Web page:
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OSCP Consolidated Studying Journal


I signed up for this class back in March 2019. However, I ended up getting a new job, and got caught up with moving that I never finished studying for the buffer overflow portion of the course, and never ended up taking the test! (+ 100% also me being nervous of failing the exam…lol).

However, my goal is to extend my lab for another month next year and take the test once and for all. :]

Journal #1 - The Workflow

  • Recon: gather preliminary data and intels Google, DNS, Whois, Dig, ExifTool, Strings
  • Scanning ports/OS: searching for assets and open ports along with its vulnerability

    • Nmap, finding open ports/os/versions; Nessus for vulnerability scanning
  • Exploit:

    • Metaspoilt — exploitation framework
    • Msfconsole — console interface to metaspoilt framework
    • Netcat — listening server, file transfer
    • Web app pen testing — sql injection, xss
    • Scapy — packet crafting to send random packets across network
    • Empire — run PowerShell agents without needing powershell.exe, rapidly deployable post-exploitation modules ranging from key loggers to Mimikatz
    • How to evade AV
  • Post-exploit / Pivot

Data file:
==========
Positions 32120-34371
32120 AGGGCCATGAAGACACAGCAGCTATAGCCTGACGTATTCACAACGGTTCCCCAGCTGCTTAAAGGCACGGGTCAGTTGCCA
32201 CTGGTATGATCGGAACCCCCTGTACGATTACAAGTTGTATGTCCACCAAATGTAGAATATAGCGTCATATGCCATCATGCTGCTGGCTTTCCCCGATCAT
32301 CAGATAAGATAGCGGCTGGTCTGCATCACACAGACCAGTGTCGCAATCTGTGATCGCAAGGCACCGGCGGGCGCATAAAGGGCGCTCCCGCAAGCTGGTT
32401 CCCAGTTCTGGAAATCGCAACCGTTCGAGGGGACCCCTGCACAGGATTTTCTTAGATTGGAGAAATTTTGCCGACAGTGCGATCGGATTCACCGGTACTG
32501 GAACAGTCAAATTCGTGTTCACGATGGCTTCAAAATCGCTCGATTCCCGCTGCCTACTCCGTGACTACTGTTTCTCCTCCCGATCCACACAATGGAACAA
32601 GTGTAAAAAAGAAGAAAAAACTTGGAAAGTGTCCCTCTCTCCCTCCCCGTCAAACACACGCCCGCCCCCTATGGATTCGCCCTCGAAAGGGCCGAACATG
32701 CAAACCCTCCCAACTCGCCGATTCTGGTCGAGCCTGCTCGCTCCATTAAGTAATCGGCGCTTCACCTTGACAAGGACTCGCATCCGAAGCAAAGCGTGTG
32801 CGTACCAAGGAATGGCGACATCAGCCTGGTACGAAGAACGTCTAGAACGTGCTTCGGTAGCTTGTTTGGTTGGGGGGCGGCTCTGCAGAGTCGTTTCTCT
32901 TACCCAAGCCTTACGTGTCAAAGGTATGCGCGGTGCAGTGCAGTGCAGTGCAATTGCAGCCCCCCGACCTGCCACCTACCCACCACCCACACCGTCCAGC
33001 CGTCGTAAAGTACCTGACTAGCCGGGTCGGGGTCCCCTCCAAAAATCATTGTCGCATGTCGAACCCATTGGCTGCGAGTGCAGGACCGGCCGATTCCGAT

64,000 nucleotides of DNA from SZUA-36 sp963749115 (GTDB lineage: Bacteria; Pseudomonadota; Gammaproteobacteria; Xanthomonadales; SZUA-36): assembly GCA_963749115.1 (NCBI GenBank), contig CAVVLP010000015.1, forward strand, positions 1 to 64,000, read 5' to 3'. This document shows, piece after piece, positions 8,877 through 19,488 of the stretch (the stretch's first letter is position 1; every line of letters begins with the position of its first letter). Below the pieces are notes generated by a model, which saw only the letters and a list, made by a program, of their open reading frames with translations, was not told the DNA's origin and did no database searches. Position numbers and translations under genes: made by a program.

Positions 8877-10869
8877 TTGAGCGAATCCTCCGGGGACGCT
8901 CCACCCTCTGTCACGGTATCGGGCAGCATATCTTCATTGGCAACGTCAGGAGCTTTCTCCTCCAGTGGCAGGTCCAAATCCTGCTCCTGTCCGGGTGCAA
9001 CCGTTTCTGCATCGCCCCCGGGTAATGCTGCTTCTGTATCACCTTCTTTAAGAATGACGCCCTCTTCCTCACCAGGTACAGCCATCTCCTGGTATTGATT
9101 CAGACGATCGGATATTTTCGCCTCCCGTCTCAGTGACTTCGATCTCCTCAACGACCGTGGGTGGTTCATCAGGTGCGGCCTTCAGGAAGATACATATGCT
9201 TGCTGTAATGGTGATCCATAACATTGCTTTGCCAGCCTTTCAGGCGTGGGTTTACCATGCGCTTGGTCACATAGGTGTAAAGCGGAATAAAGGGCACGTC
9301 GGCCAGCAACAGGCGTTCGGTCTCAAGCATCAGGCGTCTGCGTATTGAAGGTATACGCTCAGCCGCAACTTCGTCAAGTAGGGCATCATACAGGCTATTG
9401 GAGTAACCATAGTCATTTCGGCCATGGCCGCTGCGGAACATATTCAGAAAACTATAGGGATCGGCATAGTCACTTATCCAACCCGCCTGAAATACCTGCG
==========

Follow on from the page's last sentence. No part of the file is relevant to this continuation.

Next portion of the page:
• Privilege escalation
    • Password dumps
    • Password cracking / guessing
    • PSExec pass the hash
    • Screen capture / packet sniff
    • Enable remote desktop
    • Keylogger & backdoor
  • Cover your tracks

    • Generate similar legitimate noise traffic
    • Remove all resemblance of detections, cover changes

While this was taken from my other classes on penetration testing, similar concept apply. Just remember to limit your use of Metasploit and craft your own manual exploit instead. ;)

Linux commands


ls - view contents of the directory
pwd - print the current directory
cd - change directory
man - manual page, learn more about a certain command
adduser - adding a new user
adduser sudo - add a user to the sudo group. This is a group which can request root privileges


touch <myfile> - create a new, empty file 
cp - copy a file
mv - move a file
rm - remove a file
rm -r - remove a directory
echo " something here"- echos what you enter into terminal - test/debug 
> - write to a file (output)
< - read from file (input)
cat - see the contents of a file
>> - append text to a file
echo/cat - view and edit a file

File Permissions

chmod 600 <file> - change permissions
ls -la - view file permissions and other info
Owner, group, user in the order of (r) - read, (w) -write, (x) execute

Data Manipulations

grep - search for text string
pipe (|) - alter output of grep
sed - edit files based on patterns/expressions
head - output top 10 lines of file
tail - output last 10 lines of file
awk - more pattern matching util
apt-get or apt install - install packages


netstat - display TCP connections
nc - netcat - util to read/write to network con through TCP/UDP
crontab - list out automated jobs
  • Bash - #! /bin/bash
  • Python - #! /usr/bin/python3
  • C - #include <stdio.h>

Methodologies Tips:

  • Do a quick scan to see what hosts are up